Again, these are not restrictions on the Catholic Church; these are restrictions on Catholic hospitals, schools, etc.

  • zeenyzeeny Registered User regular
    Speaker wrote:
    People can pray silently all by themselves at any moment of the day or night.

    Why set aside time at school?

    Because people who don't pray young rarely pray when they get older. If you know what I mean.

  • ThanatosThanatos Registered User regular
    spool32 wrote:
    The government's argument is further broken because it threatens to more severely impact public health if its demands are not met. In effect, they argue that if the Church does not comply, the government will make the situation even worse!

    I see direct comparisons with Republican objections to funding Planned Parenthood.
    Just to check: this is nothing like how the Catholic church shut down adoption services when told they'd have to let gay people adopt, right?

  • spool32spool32 Contrary Library Registered User regular
    No, providing insurance to offset the cost of something, and providing something, are not functionally the same.
    Yes, in this case the government must specifically explain why its actions meet the criteria for the first part of the test. Difficulty in following the Constitution is not an excuse to ignore it.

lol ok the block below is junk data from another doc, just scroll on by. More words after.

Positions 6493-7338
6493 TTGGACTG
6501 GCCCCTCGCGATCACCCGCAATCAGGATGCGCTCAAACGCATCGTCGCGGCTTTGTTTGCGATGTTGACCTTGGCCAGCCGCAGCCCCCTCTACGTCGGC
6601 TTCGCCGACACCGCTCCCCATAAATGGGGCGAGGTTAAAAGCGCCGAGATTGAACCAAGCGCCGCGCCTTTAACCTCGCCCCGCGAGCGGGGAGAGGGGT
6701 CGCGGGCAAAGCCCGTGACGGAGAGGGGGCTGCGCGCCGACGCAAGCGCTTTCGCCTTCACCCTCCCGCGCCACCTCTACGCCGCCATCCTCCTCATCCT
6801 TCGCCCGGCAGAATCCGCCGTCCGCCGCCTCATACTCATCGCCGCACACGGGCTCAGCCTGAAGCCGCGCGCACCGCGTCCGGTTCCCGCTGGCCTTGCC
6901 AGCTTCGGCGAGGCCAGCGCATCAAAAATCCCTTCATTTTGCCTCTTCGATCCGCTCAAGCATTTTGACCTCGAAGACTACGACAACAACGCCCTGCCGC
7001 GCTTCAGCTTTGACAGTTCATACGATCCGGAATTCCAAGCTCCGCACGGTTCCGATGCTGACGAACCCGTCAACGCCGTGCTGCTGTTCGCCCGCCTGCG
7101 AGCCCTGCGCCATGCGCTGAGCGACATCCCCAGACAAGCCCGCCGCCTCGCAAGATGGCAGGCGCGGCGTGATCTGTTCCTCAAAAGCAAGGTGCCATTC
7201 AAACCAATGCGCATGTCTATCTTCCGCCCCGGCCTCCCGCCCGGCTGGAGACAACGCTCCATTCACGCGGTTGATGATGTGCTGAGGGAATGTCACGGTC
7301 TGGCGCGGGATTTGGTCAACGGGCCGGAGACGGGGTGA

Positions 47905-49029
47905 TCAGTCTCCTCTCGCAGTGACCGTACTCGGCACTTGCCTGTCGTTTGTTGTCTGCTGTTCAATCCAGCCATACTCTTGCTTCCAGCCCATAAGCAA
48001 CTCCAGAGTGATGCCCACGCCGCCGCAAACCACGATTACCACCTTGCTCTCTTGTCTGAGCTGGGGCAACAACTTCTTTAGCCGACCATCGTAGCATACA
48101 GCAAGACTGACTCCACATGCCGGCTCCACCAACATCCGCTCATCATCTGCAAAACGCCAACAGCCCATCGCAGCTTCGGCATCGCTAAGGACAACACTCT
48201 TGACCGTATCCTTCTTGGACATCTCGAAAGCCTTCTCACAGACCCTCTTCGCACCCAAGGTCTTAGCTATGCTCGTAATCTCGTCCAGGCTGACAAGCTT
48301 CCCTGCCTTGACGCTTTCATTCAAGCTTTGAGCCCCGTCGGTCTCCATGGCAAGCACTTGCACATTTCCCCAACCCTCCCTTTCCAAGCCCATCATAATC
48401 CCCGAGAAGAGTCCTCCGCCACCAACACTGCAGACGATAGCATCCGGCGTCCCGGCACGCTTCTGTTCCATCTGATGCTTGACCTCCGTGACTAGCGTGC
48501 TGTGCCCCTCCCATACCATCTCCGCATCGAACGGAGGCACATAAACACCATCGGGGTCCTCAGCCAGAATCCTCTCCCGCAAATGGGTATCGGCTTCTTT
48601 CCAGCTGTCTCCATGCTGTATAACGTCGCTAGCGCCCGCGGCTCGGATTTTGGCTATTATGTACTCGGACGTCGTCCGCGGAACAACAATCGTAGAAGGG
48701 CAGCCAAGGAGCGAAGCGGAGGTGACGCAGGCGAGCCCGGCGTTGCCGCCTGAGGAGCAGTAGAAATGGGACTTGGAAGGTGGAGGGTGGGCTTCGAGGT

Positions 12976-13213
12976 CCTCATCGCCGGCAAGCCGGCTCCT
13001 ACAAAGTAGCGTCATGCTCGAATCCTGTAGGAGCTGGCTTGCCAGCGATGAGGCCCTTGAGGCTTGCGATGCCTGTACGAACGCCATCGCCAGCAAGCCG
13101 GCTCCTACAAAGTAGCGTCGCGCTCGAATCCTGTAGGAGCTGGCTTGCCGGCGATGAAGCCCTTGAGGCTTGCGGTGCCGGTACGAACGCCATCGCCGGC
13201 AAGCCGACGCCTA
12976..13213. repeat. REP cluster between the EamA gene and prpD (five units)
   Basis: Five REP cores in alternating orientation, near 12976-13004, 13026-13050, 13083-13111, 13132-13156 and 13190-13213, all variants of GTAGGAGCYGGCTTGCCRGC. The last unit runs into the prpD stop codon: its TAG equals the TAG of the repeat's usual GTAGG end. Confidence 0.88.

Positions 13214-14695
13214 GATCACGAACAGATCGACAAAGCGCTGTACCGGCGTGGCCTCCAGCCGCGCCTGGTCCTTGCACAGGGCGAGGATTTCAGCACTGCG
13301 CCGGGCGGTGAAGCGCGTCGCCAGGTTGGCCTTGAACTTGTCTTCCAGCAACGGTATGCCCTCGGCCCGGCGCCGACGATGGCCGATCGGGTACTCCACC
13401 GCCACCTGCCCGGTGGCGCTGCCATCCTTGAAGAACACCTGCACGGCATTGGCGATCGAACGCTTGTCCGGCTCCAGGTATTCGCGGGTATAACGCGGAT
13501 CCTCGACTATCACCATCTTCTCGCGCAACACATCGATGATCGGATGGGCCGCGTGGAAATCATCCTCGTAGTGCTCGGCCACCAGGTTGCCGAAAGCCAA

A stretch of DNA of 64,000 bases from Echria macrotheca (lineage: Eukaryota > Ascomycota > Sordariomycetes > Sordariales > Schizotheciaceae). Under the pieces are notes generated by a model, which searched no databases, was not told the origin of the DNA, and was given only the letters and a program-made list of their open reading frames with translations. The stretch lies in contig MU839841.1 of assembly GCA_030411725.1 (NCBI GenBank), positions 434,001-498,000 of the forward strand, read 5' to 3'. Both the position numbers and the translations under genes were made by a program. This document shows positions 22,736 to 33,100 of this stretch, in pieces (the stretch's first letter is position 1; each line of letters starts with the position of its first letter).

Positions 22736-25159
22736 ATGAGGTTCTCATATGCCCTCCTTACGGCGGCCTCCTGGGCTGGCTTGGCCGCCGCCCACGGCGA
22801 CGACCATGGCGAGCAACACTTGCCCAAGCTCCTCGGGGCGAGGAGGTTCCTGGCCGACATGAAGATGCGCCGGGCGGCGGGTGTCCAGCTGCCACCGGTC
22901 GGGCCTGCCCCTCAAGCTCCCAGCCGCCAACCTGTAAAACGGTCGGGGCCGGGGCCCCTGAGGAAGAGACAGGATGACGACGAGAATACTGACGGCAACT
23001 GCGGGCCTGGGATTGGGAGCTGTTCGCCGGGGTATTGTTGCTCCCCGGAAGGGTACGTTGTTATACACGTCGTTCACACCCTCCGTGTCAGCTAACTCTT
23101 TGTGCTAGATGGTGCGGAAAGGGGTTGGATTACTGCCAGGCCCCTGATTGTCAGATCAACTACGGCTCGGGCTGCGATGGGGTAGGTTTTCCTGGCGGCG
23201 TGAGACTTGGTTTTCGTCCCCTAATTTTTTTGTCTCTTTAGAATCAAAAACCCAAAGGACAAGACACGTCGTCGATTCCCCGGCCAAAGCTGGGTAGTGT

Contraceptives are far less expensive than pregnancy, abortion, or child rearing. The financial deterrent does not weigh against contraception as opposed to other options. And, again, women can indefinitely prevent a pregnancy for $0.00. Couscous, you're not really touching most of my arguments here.

    I'm not going to be drawn into a ridiculous argument about the justification for taxation in the United States. Please stop, it's not a winning point for your side. It's a red herring, and I'm pretty positive we could get the Modern Man / Thanatos / spool32 trifecta to agree on that point at least.

    As we all know: if the three of us agree about something, it is irrefutably correct. :)

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  • CouscousCouscous Registered User regular
    edited February 2012
    No, providing insurance to offset the cost of something, and providing something, are not functionally the same.
    What is the significant difference? It is only a question of directness.
    Yes, in this case the government must specifically explain why its actions meet the criteria for the first part of the test. Difficulty in following the Constitution is not an excuse to ignore it.
    RFRA is not the cosntitution.
    And, again, women can indefinitely prevent a pregnancy for $0.00.
    And a person can prevent getting plenty of diseases with zero cost but we still require insurance to cover it.